Arch Pathol Lab Med. 2009 Feb;133(2):309-14
Authors: Kenney B, Stack G
Drug-induced thrombocytopenia was first described in the 19th century, yet our understanding of its pathogenesis continues to evolve. The list of drugs implicated in drug-induced thrombocytopenia is extensive and growing. Many, if not most, of these medications induce thrombocytopenia by immune mechanisms. Because the degree of thrombocytopenia can put patients at risk for serious bleeding, a prompt diagnosis is key to clinical management. The laboratory approach to diagnosing drug-induced thrombocytopenia is 2-pronged. First, nondrug causes of thrombocytopenia must be ruled out. Second, testing for drug-dependent platelet antibodies, available at specialized reference laboratories, often can identify the offending medication, although usually not in time for initial clinical management. Once a medication is suspected of causing thrombocytopenia, it must be discontinued promptly, and the patient should be monitored closely. Thrombocytopenia generally resolves quickly after offending medication withdrawal, and the prognosis of drug-induced thrombocytopenia is then excellent.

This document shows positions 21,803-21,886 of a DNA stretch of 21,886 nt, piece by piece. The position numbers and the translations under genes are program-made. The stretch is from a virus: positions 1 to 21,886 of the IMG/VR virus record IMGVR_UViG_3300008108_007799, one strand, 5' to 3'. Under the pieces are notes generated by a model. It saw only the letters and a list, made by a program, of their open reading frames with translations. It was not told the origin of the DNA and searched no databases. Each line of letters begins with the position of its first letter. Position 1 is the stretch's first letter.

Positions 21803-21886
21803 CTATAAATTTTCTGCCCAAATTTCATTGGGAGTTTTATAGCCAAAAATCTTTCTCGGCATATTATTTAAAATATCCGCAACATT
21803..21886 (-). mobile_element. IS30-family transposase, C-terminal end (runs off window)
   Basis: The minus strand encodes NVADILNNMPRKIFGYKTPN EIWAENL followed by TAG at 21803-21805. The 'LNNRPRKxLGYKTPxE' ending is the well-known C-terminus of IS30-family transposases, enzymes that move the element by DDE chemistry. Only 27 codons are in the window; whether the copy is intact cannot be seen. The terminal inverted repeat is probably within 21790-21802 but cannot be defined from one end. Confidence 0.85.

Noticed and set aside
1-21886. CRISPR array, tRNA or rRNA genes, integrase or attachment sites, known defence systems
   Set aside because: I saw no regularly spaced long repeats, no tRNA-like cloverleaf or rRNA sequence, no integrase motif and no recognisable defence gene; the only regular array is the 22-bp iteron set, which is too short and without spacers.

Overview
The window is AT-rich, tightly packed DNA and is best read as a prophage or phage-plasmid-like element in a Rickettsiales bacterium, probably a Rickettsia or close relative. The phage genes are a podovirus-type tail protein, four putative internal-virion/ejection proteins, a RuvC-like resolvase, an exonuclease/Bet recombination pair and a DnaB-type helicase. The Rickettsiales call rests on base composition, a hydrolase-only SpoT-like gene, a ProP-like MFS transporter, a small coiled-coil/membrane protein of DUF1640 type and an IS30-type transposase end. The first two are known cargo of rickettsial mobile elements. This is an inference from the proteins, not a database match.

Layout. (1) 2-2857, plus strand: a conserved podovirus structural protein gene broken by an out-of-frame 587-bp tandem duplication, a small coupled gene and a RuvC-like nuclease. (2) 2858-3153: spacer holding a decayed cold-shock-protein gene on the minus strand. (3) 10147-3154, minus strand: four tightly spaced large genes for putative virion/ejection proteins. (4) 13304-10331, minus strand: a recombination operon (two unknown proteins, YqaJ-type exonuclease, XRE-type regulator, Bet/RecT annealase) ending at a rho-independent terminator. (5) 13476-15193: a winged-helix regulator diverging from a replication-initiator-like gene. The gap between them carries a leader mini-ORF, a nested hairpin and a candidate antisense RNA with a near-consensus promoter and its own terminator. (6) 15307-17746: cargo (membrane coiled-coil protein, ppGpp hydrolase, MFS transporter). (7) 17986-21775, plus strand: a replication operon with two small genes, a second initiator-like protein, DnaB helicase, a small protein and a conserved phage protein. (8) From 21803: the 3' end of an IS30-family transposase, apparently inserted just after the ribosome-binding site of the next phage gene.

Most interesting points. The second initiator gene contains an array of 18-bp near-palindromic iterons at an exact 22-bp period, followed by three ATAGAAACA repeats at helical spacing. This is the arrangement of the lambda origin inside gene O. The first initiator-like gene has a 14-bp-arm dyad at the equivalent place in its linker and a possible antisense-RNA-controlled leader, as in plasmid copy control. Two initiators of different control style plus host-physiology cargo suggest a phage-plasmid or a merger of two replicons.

PMID: 19195976 [PubMed - indexed for MEDLINE]